WASHINGTON, February 8, 2012 -Even though biodiesel producers are facing the same situation this year that it did in 2010 when expiration of the biodiesel tax incentive crippled production, the most important issue for the industry in 2012 is the Renewable Fuel Standard (RFS2).

“We have to be absolutely committed to the success and protection of the RFS as our top priority,” said National Biodiesel Board (NBB) CEO Joe Jobe in his address to the general session of the industry’s annual meeting in Orlando this week.  “2011 demonstrated that the RFS can work at doing what Congress intended, which is to draw renewable fuels into the market.”

Jobe told the 1,000 industry attendees at the National Biodiesel Conference that 2011 was one of the most dramatic comeback stories for an industry in recent memory. “After production volumes dropped by more than half over the last two years, this industry hung in there, pulled itself up to over 300% growth in a single year – our first billion-gallon year ever,” he said.

However, Jobe noted that the immediate challenge before the industry now is keeping that momentum going by getting 2013 volumes for biomass-based diesel increased under the RFS2.

“The EPA recommended that we raise those volumes from the statutory minimum of a billion gallons to 1.28 billion gallons,” said Jobe. However, the Office of Management and Budget has postponed final approval of those volumes until sometime this month.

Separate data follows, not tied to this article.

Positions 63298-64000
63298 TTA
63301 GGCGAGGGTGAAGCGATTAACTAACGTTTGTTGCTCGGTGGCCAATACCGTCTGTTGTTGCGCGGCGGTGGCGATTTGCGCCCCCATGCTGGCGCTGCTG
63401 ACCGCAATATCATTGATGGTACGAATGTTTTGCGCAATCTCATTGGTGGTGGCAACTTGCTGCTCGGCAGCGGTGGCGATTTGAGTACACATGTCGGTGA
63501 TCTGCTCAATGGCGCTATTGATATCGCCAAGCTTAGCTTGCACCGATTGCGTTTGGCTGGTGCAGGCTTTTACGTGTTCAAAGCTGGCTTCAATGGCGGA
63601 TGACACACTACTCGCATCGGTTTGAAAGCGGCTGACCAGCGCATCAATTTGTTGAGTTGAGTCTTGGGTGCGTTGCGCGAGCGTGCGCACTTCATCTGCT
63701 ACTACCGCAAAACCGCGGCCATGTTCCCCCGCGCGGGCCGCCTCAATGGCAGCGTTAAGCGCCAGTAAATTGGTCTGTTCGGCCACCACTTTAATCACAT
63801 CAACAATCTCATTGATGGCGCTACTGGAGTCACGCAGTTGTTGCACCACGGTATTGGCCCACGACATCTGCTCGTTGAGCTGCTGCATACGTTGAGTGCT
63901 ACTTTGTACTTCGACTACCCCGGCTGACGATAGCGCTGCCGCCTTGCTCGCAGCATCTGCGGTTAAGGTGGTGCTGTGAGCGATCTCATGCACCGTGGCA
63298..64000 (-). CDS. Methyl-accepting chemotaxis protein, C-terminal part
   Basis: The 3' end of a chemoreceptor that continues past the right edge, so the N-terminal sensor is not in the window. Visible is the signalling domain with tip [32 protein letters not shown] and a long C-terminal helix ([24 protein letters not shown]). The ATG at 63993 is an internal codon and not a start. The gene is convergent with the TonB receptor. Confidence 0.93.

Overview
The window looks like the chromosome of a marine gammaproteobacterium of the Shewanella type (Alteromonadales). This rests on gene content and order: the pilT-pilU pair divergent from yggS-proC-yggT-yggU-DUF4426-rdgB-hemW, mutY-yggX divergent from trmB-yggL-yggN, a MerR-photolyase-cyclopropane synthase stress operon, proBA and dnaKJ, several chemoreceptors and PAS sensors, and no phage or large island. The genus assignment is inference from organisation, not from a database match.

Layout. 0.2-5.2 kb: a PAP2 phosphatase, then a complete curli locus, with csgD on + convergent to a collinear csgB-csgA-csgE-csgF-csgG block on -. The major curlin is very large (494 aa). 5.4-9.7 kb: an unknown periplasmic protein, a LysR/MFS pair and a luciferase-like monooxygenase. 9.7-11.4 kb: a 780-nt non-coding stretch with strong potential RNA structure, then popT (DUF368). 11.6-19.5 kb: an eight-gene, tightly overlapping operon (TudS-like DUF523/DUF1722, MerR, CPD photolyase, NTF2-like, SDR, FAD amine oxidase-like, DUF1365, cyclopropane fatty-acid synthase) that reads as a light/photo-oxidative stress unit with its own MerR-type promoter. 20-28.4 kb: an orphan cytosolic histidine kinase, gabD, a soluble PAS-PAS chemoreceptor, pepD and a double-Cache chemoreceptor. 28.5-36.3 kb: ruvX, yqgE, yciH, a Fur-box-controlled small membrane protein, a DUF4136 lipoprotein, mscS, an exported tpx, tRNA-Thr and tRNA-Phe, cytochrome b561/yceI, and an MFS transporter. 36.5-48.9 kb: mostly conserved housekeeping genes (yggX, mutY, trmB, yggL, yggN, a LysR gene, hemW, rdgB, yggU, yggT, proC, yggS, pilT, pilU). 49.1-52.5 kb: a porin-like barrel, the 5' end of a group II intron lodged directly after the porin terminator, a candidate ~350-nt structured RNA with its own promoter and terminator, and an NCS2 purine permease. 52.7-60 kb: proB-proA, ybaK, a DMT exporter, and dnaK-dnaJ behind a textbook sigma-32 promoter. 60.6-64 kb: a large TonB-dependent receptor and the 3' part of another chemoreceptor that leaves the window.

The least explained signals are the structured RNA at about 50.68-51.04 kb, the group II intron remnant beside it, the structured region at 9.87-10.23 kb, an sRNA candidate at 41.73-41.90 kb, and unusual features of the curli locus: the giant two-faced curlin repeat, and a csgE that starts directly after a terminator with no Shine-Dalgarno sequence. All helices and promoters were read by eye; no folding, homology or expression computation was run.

“Our industry must be allowed to have conservative growth under the RFS or we will stagnate,” Jobe said, calling on the biodiesel industry to make its collective voice heard on the issue in Washington.

While the RFS is the top priority for the biodiesel industry, NBB president Gary Haer of Renewable Energy Group says the production tax incentive must be restored since biodiesel is still the only commercially available advanced biofuel.

“Our industry does need to mature a little bit more and the tax incentive helps us do that,” he said. “The incentive also helps our petroleum partners build out the infrastructure that’s needed to blend biodiesel and make it available across the country.”

Another important issue on the biodiesel priority list for 2012 is the integrity of Renewable Identification Numbers, better known as RINs. Haer will be appointing an RIN Integrity Task force that will include obligated parties, biodiesel producers and representatives of EPA to study the problem of RIN fraud and come up with ways to combat it. "It is our job to protect the RFS and to work with EPA and others to make the system better,” he said.

Attendance at the annual biodiesel meeting was up this year and the mood was undeniably positive after a great 2011. Haer says he wants the momentum to continue, not just for the biodiesel industry, but for the country as a whole.

“If we can grow the Renewable Fuel Standard to more than a billion gallons, that will provide and support over 50,000 new jobs,” he said. “Not only is it new jobs, but it keeps energy dollars within the U.S. economy. And that’s good for our nation.”



Original story printed in February 8, 2012 Agri-Pulse Newsletter.

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